The Murder Squad is back on the case! When a small boy and his parents go missing, Insp. Walter Day and Sgt. Nevil Hammersmith trade the fog of London for the coal mines of the British Midlands.The duo arrive in the tiny village of Blackhampton, weighted down under a thick layer of snow, secrets, and superstition. Soon, the case that was supposed to be open-and-shut has developed more twists and turns than the labyrinthine mining tunnels underlying the village. As a deadly stranger watches, more villagers disappear and Hammersmith develops a mysterious illness.

Verdict Grecian’s (The Yard) latest Murder Squad adventure is a fast-paced homage to the Victorian countryside mysteries of Wilkie Collins (The Moonstone; The Woman in White) and Charles Dickens (Bleak House; The Mystery of Edwin Drood). Recommended for Anglophiles, period mystery enthusiasts, and anyone interested

Kirkus Reviews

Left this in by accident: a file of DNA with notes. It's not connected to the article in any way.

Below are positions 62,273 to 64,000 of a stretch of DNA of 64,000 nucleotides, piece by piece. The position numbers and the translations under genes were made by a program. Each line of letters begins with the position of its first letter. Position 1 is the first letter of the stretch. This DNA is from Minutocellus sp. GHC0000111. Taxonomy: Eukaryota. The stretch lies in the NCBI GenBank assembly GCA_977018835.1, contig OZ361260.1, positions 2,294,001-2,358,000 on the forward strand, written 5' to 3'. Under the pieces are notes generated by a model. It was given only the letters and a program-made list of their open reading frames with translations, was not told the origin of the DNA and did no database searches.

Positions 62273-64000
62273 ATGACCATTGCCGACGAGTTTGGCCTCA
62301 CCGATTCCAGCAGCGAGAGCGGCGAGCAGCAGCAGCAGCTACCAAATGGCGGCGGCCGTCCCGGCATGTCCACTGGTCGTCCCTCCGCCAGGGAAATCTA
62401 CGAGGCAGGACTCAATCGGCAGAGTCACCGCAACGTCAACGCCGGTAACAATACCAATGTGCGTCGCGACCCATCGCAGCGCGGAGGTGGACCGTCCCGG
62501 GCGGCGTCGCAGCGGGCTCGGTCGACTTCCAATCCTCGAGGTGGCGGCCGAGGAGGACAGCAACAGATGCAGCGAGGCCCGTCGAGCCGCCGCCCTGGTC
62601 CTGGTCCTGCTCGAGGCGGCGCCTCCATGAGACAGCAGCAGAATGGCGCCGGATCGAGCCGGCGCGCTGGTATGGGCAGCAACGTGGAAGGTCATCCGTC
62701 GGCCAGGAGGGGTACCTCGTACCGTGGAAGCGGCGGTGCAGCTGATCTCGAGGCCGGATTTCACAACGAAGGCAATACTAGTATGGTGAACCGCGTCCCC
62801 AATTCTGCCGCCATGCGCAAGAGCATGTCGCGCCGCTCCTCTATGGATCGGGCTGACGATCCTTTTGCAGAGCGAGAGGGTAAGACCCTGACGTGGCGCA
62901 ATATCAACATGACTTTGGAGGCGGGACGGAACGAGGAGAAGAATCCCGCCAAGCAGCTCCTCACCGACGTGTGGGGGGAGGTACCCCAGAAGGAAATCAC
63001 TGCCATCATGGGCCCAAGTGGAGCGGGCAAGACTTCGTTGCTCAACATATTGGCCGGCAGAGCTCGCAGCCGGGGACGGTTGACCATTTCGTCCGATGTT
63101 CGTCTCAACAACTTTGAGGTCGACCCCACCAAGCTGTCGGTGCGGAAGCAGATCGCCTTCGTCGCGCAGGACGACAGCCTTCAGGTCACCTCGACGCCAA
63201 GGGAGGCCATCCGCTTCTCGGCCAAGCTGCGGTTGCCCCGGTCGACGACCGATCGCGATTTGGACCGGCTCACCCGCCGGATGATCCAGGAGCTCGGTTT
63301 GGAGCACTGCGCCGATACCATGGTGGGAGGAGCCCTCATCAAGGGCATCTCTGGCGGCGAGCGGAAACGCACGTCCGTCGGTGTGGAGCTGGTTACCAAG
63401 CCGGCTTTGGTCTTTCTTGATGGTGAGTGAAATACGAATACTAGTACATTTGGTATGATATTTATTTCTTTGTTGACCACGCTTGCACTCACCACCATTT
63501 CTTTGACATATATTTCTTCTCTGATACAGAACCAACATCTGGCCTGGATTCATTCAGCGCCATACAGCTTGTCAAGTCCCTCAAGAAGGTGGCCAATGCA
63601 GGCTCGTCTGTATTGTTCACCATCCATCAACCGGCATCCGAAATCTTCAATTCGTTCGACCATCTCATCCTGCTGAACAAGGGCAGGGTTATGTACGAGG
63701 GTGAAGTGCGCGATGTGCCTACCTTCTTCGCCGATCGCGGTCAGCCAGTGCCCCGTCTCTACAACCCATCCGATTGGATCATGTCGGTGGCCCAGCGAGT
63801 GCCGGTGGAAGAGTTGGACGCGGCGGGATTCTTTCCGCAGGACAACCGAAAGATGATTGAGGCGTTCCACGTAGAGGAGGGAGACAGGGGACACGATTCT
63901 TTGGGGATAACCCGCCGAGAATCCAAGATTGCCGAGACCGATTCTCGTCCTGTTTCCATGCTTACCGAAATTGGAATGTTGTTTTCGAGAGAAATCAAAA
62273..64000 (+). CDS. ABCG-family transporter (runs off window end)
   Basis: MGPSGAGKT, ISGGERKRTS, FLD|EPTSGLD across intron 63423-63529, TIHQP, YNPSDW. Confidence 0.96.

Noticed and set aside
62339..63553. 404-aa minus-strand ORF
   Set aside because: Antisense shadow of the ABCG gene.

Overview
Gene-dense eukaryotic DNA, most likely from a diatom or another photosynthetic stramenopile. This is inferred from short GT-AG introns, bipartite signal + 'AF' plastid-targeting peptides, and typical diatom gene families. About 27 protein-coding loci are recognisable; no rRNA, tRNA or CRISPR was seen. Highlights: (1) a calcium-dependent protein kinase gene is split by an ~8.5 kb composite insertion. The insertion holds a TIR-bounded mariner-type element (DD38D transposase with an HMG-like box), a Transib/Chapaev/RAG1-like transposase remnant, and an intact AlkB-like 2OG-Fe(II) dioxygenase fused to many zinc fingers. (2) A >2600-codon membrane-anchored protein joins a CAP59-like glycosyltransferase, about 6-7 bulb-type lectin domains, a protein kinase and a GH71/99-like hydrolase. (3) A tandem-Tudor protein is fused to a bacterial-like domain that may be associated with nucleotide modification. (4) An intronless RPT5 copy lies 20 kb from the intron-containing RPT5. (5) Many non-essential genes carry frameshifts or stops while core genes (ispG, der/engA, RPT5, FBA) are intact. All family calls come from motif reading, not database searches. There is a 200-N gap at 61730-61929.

Scotland Yard inspector Walter Day, first introduced in Grecian's The Yard (2012), returns to help solve a murder or two in the Black Country of the Midlands. The landscape is grimy, muddy and slag-strewn--in other words, a perfect climate for murder--but other mysterious goings-on also haunt the village of Blackhampton, especially a plaguelike illness affecting hundreds of townspeople. Day had originally been called in from London along with his assistant, Nevil Hammersmith, to investigate the disappearance of a couple, Sutton and Hester Price, and their young son, Oliver. The Prices leave three more children behind--Peter, Anna and Virginia--all of them precocious and creepy. It turns out one of the missing Prices and the community disease are related when Day discovers Oliver's body at the bottom of a well from which folks have been drawing their drinking water. Almost immediately after Day removes the body, Sutton returns, reclaiming the three remaining children. Throughout the elaboration of these mysteries, other puzzles emerge, like the appearance in Blackhampton of Campbell, a giant of a man whose cover is that he's a bird-watcher. We also meet, somewhat elliptically, a menacing figure called simply The American, whose face had been horribly mutilated by Campbell at Andersonville Prison in 1865; 25 years later, he's still seeking revenge. And Campbell, it turns out, had been enamored years earlier with Hester Price, so Sutton Price's sudden reappearance leads to fighting that emerges from jealousy. Grecian packs in almost more plot than a body can stand, but he presents with fine precision the gray and gritty atmosphere of late-Victorian England.